Fed cuts key US interest rate amid economic uncertainty
Target for federal funds rate is 2.0 to 2.25 per cent, 25 basis points lower
The US Federal Reserve cut the benchmark lending rate on Wednesday for the first time in more than a decade, to stimulate the economy after a year of sustained pressure from President Donald Trump.
The target for the federal funds rate is now 2.0 to 2.25 per cent, 25 basis points lower.
But two officials on the Federal Open Market Committee, which sets policy, opposed the move to provide more stimulus to the economy, and dissented in the vote.
The Fed also gave Mr Trump something else he has demanded in his unrelenting attacks: an early end to a policy known as "quantitative tightening".
Starting on August 1, that means the Fed will stop reducing the huge amount of securities it built up during the global financial crisis.
"In light of the implications of global developments for the economic outlook as well as muted inflation pressures, the committee decided to lower the target range for the federal funds rate to 2 to 2.25 per cent," the committee said.
While the committee continues to expect sustained economic expansion and gradually rising inflation to the Fed's 2 per cent target, "uncertainties about this outlook remain".
Officials will "continue to monitor the implications of incoming information for the economic outlook and will act as appropriate to sustain the expansion, with a strong labour market and inflation near its symmetric 2 per cent objective".
Fed chairman Jerome Powell will speak at 6.30pm local time, which will be closely watched to see if he hints that more interest rate cuts are ahead.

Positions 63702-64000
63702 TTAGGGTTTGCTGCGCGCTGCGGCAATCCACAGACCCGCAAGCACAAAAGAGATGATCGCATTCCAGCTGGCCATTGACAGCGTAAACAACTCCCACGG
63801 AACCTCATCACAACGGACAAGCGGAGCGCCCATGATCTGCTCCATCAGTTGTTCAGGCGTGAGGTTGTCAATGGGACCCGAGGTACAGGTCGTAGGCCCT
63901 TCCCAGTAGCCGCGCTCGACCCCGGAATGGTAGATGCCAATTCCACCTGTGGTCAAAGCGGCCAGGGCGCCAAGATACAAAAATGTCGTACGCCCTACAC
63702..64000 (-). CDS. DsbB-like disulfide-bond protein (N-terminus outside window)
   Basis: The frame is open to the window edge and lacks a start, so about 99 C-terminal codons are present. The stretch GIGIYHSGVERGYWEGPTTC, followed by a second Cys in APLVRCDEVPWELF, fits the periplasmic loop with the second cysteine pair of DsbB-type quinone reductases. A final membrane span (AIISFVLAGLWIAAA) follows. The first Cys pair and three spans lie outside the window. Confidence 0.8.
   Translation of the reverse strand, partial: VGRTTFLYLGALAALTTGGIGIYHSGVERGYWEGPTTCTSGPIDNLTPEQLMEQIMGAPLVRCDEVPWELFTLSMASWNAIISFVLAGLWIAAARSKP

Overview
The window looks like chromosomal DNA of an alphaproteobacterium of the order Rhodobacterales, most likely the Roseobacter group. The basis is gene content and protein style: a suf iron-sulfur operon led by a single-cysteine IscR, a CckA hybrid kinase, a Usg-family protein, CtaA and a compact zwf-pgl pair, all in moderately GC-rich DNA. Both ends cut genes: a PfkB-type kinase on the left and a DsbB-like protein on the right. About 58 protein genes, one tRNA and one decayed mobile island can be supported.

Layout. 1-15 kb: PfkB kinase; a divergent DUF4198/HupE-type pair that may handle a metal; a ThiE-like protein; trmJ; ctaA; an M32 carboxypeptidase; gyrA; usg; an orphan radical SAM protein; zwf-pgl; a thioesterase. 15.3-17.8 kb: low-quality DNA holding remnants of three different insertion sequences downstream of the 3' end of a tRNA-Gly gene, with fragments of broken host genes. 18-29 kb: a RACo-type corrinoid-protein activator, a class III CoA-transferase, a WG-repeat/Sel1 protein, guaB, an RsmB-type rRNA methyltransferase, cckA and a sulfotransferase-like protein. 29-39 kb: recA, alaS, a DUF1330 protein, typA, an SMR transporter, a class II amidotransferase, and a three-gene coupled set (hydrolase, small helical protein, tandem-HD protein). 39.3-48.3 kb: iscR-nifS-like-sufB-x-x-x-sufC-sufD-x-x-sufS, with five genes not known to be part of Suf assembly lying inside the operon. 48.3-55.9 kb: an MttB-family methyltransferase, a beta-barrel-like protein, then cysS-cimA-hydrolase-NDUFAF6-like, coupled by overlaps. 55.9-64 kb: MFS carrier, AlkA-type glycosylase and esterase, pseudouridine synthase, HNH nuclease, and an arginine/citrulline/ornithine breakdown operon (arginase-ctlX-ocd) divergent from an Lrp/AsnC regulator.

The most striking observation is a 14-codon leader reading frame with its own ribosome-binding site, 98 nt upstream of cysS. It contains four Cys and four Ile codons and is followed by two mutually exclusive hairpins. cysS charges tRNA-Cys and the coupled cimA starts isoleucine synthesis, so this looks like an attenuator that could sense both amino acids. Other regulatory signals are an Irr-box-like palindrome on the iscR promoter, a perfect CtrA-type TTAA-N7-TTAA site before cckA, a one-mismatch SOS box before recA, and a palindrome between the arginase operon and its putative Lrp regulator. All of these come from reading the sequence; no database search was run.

It was a fairly sudden reversal for the Fed, which raised the rate that influences the cost of all types of business and consumer loans, including credit cards and mortgages, four times last year, most recently in December.
Mr Trump, whose aggressive trade policies have thrown a wrench into the world economy and complicated the Fed's carefully laid plans, will welcome the rate cut and probably call for more, as he has been doing for months.
But Esther George, head of the Kansas City Federal Reserve bank, and Eric Rosengren, of Boston, dissented in the 8-2 vote, because they preferred to keep the target range for the federal funds rate at 2.25 to 2.5 per cent.
With unemployment at 3.7 per cent, near the lowest in 50 years, and average job creation in the first half of this year having slowed to 172,000 new positions a month, which is still solid, some economists see little need for the Fed to provide more stimulus.
Others see concerns on the horizon, such as a slowdown in China's growth, the EU on the brink of an unknown Brexit outcome, a reduction in US business investment and rising corporate debt levels. They say the Fed is right to retreat for now.
"The Fed is focused on inflation and for good reason," Canaccord Genuity chief equity strategist Tony Dwyer said.
"The Fed has spent decades worried about higher inflation when the economy reaches full employment, yet when it reached the historically low current level, there was no sign of it."
Inflation is "monster that hasn't come", Mr Dwyer said.
But economist Joel Naroff disagreed.
"The data don't point to a faltering economy, only a moderating one," Mr Naroff said in a research note.
"Where we go from here, though, is the real question, and given the rapidity with which Whiplash Jay changes direction, I have little idea what the next move will be."
Updated: July 31, 2019 11:35 PM